China’s top messaging app, with over 840 million active users, is trying something radical. WeChat is today rolling out “mini programs,” embedded apps which require no download or install.
Tencent chose to use “mini programs” because Apple would not permit the use of the word “app”, according to Ma Huateng, CEO of the US$240 billion firm that runs WeChat.
After months of beta testing, many companies have these instant apps ready for use within WeChat.
“Mini programs are deliberately meant to be discovered socially through friends or in the real world by scanning QR codes.
There is no official app store for mini programs,” says Matthew Brennan, co-founder of China Channel and a keen watcher of how WeChat is used by businesses.
Google showed off a similar feature called Instant Apps for Android in May last year, but it has yet to launch.
Great mall of WeChat
Once used, these instant apps remain listed within a user’s WeChat, but can be removed easily with a swipe – just like a message.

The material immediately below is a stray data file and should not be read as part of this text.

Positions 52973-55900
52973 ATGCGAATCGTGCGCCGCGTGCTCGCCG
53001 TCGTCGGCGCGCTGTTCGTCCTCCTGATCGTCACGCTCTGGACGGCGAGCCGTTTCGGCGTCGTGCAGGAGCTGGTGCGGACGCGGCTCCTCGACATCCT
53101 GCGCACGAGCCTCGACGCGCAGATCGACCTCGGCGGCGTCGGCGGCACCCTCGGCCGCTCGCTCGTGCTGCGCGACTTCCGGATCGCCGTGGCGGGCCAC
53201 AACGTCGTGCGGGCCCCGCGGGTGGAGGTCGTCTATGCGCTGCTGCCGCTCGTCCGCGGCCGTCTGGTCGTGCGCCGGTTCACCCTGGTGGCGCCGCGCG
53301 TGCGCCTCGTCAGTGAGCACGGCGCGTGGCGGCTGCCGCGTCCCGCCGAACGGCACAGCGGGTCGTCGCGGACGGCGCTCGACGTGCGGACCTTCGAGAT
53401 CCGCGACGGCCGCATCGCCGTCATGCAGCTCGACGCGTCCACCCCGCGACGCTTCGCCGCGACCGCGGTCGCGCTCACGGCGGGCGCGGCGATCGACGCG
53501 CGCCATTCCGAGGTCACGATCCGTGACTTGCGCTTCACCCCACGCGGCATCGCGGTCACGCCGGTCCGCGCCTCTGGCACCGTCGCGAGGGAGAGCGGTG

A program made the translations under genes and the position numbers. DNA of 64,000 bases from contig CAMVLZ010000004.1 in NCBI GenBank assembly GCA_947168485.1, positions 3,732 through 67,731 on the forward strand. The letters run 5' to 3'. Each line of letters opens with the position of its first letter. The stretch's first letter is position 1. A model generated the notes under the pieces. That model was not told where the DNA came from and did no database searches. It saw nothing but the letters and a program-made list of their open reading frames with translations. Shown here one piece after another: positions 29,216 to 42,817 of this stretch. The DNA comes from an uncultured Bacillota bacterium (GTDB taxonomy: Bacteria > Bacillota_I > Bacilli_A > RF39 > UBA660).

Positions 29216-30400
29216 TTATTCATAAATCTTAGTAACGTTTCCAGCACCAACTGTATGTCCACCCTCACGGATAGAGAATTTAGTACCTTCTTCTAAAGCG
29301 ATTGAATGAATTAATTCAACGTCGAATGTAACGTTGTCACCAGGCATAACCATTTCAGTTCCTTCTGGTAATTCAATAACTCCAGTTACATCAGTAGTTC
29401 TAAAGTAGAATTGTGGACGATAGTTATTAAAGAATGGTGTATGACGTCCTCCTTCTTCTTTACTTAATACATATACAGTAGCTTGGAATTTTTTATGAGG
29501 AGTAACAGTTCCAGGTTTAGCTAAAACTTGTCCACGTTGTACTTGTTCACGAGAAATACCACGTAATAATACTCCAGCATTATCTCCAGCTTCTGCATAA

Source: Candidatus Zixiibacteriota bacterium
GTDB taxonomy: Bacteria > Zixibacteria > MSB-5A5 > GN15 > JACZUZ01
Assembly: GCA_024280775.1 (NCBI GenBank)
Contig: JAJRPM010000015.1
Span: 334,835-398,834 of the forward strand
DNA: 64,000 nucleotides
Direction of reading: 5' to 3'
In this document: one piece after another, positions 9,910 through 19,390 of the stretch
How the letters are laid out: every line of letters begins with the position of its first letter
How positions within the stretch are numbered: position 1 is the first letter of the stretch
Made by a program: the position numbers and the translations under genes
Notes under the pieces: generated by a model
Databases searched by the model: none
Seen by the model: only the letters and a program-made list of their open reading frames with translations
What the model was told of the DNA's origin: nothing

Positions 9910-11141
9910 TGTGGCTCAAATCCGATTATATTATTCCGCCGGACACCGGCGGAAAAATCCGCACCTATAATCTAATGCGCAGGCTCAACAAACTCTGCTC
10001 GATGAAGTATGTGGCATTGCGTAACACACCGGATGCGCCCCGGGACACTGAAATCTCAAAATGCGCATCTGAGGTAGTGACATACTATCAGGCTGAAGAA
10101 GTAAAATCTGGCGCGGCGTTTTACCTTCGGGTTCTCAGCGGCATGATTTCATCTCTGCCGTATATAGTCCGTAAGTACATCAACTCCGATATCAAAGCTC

One additional feature available only on Android: the WeChat instant apps can be pinned to your phone’s homescreen.
Developers – both startups and major brands – will likely create WeChat instant apps for very particular things, rather than one app in the conventional way done on the app stores, an entrepreneur involved in the WeChat beta over the past few months tells me. For example, a food delivery startup might create a lunch instant app devoted to office workers, another for coffee deliveries, and then yet another for pizza lovers.
WeChat instant apps are an evolution of its brand accounts, which allow for online shopping and a wide range of other services.
With so many features possible, the new “mini programs” pose a challenge to Apple’s App Store and to the array of Android app stores popular in China. They could also pull people away from Baidu and other search engines.
Half of WeChat users spend at least 90 minutes each day within the app. With its “mini programs,” China’s social media giant wants even more of people’s time.
This article originally appeared on Tech in Asia.